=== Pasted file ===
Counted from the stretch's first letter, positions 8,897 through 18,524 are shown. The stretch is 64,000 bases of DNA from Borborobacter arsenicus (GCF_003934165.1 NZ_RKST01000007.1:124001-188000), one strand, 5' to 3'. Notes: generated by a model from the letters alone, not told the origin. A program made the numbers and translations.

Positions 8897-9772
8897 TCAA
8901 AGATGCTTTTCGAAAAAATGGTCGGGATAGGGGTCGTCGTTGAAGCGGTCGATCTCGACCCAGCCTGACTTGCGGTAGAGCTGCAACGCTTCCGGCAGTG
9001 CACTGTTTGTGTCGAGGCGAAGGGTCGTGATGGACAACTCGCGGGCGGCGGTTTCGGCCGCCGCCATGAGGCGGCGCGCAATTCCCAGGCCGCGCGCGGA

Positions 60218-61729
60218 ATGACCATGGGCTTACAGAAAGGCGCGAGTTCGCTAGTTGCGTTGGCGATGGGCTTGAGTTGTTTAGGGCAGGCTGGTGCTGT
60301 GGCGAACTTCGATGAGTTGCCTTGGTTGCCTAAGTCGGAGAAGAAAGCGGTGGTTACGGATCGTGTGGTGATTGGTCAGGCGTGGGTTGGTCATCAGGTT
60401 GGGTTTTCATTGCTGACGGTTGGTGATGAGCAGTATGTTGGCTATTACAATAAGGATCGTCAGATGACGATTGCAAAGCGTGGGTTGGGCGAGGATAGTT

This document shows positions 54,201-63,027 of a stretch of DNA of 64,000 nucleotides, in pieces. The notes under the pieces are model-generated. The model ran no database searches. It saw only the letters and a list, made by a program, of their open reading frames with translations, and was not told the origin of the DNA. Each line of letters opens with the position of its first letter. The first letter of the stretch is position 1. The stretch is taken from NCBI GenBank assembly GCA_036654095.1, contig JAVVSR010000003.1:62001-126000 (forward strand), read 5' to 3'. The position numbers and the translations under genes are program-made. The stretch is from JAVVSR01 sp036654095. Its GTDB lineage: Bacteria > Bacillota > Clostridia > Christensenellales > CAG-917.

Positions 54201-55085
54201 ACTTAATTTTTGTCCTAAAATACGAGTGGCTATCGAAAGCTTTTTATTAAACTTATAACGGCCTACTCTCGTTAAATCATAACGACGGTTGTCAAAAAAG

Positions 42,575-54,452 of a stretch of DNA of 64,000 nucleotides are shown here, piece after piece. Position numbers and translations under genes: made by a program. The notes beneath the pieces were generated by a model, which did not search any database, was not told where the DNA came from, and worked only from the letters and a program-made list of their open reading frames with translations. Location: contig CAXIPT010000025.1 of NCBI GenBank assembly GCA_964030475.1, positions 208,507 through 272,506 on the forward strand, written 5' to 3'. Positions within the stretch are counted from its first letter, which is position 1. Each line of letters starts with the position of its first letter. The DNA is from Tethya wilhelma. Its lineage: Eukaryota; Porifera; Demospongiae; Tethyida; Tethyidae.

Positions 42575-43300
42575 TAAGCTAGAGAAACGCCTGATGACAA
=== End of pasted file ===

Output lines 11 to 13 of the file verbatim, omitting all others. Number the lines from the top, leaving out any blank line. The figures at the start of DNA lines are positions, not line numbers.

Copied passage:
Positions 54201-55085
54201 ACTTAATTTTTGTCCTAAAATACGAGTGGCTATCGAAAGCTTTTTATTAAACTTATAACGGCCTACTCTCGTTAAATCATAACGACGGTTGTCAAAAAAG

Positions 42,575-54,452 of a stretch of DNA of 64,000 nucleotides are shown here, piece after piece. Position numbers and translations under genes: made by a program. The notes beneath the pieces were generated by a model, which did not search any database, was not told where the DNA came from, and worked only from the letters and a program-made list of their open reading frames with translations. Location: contig CAXIPT010000025.1 of NCBI GenBank assembly GCA_964030475.1, positions 208,507 through 272,506 on the forward strand, written 5' to 3'. Positions within the stretch are counted from its first letter, which is position 1. Each line of letters starts with the position of its first letter. The DNA is from Tethya wilhelma. Its lineage: Eukaryota; Porifera; Demospongiae; Tethyida; Tethyidae.